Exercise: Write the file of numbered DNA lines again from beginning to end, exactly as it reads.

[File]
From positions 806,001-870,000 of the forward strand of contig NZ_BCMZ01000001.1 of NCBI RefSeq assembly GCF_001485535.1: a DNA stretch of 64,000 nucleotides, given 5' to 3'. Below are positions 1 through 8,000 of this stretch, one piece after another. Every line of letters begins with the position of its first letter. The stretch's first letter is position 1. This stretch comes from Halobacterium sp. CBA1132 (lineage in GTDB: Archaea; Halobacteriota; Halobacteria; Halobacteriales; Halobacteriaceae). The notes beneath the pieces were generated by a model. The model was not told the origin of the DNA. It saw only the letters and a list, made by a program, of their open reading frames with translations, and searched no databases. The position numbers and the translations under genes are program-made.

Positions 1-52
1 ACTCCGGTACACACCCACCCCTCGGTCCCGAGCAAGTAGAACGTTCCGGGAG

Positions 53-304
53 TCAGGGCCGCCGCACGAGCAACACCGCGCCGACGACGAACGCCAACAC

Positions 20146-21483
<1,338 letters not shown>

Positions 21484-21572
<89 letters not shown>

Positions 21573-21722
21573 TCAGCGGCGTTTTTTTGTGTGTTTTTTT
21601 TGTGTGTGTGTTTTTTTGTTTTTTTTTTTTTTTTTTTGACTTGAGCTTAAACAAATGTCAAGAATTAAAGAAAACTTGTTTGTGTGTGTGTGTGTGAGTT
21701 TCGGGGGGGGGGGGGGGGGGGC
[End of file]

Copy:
From positions 806,001-870,000 of the forward strand of contig NZ_BCMZ01000001.1 of NCBI RefSeq assembly GCF_001485535.1: a DNA stretch of 64,000 nucleotides, given 5' to 3'. Below are positions 1 through 8,000 of this stretch, one piece after another. Every line of letters begins with the position of its first letter. The stretch's first letter is position 1. This stretch comes from Halobacterium sp. CBA1132 (lineage in GTDB: Archaea; Halobacteriota; Halobacteria; Halobacteriales; Halobacteriaceae). The notes beneath the pieces were generated by a model. The model was not told the origin of the DNA. It saw only the letters and a list, made by a program, of their open reading frames with translations, and searched no databases. The position numbers and the translations under genes are program-made.

Positions 1-52
1 ACTCCGGTACACACCCACCCCTCGGTCCCGAGCAAGTAGAACGTTCCGGGAG

Positions 53-304
53 TCAGGGCCGCCGCACGAGCAACACCGCGCCGACGACGAACGCCAACAC

Positions 20146-21483
<1,338 letters not shown>

Positions 21484-21572
<89 letters not shown>

Positions 21573-21722
21573 TCAGCGGCGTTTTTTTGTGTGTTTTTTT
21601 TGTGTGTGTGTTTTTTTGTTTTTTTTTTTTTTTTTTTGACTTGAGCTTAAACAAATGTCAAGAATTAAAGAAAACTTGTTTGTGTGTGTGTGTGTGAGTT
21701 TCGGGGGGGGGGGGGGGGGGGC